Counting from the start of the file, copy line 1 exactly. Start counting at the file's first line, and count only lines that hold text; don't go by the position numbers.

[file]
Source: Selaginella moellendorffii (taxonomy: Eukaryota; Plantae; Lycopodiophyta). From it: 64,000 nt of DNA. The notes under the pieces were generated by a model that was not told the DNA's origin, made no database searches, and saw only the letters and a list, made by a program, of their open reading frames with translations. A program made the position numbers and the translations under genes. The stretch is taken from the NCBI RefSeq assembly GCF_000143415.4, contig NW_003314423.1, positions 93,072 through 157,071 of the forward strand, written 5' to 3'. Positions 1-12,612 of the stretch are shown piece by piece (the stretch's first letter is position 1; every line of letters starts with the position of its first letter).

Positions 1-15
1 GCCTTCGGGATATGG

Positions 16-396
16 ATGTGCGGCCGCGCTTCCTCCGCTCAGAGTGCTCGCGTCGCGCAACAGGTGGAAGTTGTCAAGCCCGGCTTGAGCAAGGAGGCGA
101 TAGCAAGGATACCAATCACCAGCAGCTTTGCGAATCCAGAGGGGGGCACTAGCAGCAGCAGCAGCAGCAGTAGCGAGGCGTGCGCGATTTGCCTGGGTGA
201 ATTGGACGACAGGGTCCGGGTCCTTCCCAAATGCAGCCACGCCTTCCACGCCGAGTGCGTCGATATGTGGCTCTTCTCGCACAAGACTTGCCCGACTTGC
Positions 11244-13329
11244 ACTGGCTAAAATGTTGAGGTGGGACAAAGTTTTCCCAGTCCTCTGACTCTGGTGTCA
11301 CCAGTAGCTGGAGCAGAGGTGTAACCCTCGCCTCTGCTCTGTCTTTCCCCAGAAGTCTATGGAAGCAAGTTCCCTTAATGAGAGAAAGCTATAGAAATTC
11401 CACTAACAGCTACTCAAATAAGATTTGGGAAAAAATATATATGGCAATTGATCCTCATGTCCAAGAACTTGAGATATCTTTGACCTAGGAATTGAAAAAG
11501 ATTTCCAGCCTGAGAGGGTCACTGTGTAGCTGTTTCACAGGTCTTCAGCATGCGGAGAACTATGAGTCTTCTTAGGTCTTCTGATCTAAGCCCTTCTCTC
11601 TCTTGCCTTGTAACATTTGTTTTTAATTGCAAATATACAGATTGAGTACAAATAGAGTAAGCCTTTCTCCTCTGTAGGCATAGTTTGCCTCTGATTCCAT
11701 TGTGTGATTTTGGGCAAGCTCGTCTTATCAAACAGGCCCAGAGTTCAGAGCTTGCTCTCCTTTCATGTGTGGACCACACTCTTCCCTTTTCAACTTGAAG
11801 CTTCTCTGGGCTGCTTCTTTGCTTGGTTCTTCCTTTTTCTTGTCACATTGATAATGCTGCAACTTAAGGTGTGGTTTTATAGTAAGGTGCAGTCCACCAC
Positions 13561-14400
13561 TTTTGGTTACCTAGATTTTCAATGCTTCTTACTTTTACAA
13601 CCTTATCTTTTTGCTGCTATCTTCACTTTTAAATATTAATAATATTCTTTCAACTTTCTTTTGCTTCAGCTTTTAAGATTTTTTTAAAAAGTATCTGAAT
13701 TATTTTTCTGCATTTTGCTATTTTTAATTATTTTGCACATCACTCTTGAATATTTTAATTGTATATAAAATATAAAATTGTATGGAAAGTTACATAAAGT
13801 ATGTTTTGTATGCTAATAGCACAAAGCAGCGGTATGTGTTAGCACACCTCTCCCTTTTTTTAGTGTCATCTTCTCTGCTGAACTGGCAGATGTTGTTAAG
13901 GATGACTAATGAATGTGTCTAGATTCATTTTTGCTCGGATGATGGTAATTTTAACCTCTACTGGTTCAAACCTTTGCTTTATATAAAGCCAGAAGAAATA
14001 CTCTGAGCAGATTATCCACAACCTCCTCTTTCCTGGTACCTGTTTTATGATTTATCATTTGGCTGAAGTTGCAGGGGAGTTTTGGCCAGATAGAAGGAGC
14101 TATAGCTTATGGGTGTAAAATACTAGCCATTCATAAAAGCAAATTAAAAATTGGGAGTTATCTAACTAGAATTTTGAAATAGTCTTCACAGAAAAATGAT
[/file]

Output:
Source: Selaginella moellendorffii (taxonomy: Eukaryota; Plantae; Lycopodiophyta). From it: 64,000 nt of DNA. The notes under the pieces were generated by a model that was not told the DNA's origin, made no database searches, and saw only the letters and a list, made by a program, of their open reading frames with translations. A program made the position numbers and the translations under genes. The stretch is taken from the NCBI RefSeq assembly GCF_000143415.4, contig NW_003314423.1, positions 93,072 through 157,071 of the forward strand, written 5' to 3'. Positions 1-12,612 of the stretch are shown piece by piece (the stretch's first letter is position 1; every line of letters starts with the position of its first letter).